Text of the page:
Hovells shops in Norwich and Lowestoft to close

06:30 21 August 2012

Jonathan Butcher when Hovells opened a site in London Road South, Lowestoft.
Photo: Bill Darnell
Copy: Mark Boggis
For: LJ
Archant © 2006 (01603) 772434

Jonathan Butcher when Hovells opened a site in London Road South, Lowestoft. Photo: Bill Darnell Copy: Mark Boggis For: LJ Archant © 2006 (01603) 772434

Archant © 2006

Long-established regional furniture business Hovells is set to close after facing increasing costs and aggressive price cutting throughout the industry.

Staff at shops in Barker Street in Norwich and London Road South in Lowestoft, and at the Hovells warehouse in Weston Road, in Norwich, are currently being consulted about plans to cut 25 jobs as a result of the closure.

A sale to clear £2.4m worth of stock has started, and the shops will close when everything goes.

The business, which was famous for its basket selection and originally based in Bridewell Alley, has been trading for almost 150 years.

It was bought by Butcher Group Ltd in 1969. The Bridewell Alley shop closed and the business moved to Barker Street nearly eight years ago. It has since diversified into selling gifts and accessories, as well as furniture. Hovells opened a shop in Lowestoft in 2006 and developed its online business four years ago, which has became the bigger part of the business.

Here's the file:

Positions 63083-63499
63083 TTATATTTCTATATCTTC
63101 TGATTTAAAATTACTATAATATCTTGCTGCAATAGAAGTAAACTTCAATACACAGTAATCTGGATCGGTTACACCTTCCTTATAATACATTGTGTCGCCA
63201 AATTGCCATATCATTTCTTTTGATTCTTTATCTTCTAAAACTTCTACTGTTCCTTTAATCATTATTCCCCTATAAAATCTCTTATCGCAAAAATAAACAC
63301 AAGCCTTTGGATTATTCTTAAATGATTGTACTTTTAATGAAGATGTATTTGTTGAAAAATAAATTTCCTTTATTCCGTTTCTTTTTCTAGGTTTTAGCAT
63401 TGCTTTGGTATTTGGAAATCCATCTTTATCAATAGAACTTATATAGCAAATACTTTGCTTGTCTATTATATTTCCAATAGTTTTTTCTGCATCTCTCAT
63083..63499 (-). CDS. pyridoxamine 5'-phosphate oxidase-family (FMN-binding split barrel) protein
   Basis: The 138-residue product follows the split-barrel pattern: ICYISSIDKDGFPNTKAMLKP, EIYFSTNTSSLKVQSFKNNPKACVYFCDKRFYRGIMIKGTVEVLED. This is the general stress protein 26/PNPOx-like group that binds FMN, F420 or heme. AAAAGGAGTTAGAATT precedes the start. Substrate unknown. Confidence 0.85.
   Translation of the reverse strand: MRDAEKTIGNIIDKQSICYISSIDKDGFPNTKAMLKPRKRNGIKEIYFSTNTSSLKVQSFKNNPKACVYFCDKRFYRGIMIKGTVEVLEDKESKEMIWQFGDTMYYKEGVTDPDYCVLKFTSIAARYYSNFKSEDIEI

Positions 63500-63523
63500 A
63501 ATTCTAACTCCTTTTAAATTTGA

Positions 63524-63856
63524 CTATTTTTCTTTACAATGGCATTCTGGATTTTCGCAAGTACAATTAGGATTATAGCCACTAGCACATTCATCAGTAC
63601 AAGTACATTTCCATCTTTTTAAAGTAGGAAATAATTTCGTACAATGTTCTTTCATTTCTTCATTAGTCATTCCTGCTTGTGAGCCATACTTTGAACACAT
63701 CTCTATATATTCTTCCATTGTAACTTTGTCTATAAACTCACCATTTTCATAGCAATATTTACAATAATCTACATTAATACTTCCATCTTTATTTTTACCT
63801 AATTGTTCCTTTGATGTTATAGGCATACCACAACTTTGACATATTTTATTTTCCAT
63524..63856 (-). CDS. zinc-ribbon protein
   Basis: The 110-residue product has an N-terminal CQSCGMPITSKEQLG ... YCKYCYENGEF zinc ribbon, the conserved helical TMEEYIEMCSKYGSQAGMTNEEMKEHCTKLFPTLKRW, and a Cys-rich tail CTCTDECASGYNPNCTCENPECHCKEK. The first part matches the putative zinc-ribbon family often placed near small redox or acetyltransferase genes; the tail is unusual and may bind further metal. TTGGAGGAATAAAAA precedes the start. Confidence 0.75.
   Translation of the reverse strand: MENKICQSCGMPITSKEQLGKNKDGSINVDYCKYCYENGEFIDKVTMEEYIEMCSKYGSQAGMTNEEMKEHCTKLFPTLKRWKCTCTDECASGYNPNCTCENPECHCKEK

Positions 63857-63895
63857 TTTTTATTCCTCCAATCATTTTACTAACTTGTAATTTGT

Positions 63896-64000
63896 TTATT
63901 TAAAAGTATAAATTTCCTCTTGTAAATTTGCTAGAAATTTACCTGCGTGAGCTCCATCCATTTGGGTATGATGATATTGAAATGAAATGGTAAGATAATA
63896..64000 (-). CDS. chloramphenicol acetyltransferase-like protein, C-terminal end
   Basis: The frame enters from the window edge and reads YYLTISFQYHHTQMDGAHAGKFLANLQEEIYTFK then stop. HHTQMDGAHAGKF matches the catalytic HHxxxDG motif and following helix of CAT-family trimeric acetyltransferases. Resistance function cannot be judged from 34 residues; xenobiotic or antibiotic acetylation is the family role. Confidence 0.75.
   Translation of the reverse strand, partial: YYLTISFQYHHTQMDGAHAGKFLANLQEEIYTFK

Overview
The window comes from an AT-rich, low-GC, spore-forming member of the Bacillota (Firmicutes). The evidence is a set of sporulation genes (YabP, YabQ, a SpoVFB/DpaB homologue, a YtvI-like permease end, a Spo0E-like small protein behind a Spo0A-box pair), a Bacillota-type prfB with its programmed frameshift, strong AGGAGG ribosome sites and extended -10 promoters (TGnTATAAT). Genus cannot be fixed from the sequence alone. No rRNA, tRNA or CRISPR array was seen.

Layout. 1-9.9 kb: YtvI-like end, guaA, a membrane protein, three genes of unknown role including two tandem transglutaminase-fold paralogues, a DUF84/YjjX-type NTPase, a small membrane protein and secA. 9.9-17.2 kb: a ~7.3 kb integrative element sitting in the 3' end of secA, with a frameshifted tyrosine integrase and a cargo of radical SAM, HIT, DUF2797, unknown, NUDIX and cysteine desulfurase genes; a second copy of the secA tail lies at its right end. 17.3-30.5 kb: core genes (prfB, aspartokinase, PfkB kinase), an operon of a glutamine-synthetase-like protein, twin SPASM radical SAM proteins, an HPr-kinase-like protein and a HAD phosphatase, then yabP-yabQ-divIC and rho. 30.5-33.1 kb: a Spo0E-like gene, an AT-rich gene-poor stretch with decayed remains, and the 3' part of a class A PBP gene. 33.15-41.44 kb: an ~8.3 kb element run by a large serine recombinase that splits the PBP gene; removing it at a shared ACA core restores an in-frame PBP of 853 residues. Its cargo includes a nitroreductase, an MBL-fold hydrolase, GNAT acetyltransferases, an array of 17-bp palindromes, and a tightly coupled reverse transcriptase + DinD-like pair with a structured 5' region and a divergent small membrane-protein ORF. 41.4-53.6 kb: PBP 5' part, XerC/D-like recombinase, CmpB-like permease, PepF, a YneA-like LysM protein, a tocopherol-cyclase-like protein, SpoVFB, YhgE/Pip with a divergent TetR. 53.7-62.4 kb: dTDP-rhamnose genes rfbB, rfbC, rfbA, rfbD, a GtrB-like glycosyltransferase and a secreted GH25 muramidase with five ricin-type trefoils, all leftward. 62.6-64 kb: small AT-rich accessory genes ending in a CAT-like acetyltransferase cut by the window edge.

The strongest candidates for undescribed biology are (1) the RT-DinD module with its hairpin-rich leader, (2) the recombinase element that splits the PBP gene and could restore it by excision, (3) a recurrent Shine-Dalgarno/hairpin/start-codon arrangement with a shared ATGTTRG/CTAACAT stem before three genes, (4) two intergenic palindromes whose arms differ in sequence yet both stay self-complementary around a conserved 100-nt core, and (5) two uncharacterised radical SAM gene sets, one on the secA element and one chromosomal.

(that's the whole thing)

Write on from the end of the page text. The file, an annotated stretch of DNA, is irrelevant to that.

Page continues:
Director Jonathan Butcher said: “While we have got the stores locally, a large proportion of the business was outside the area.

“Obviously the background is that the economic conditions are very tough and the furniture industry is incredibly competitive.

“Our biggest proportion of the business was online. The internet has had a major impact on pricing because people have been able to price match.”

He also said the business had been under exceptional cost pressure and nearly all of the furniture, 90pc, is imported from the Far East.

He said: “The cost of the goods coming from the Far East have risen enormously. The costs of shipping have increased. The costs of manufacturing in the Far East have gone up. The prices in the UK have gone down. The margin has disappeared.

“In the end we did our sums and decided and decided to close with our accountants and lawyers.

“There is a limit to how much you can keep putting money in. The decision had to be made.

“Our business model could no longer be sustainable.”

Mr Butcher added: “We have £2.4m of stock to sell. We are going to be selling that over the next few months. When that is gone the business is going to close.”


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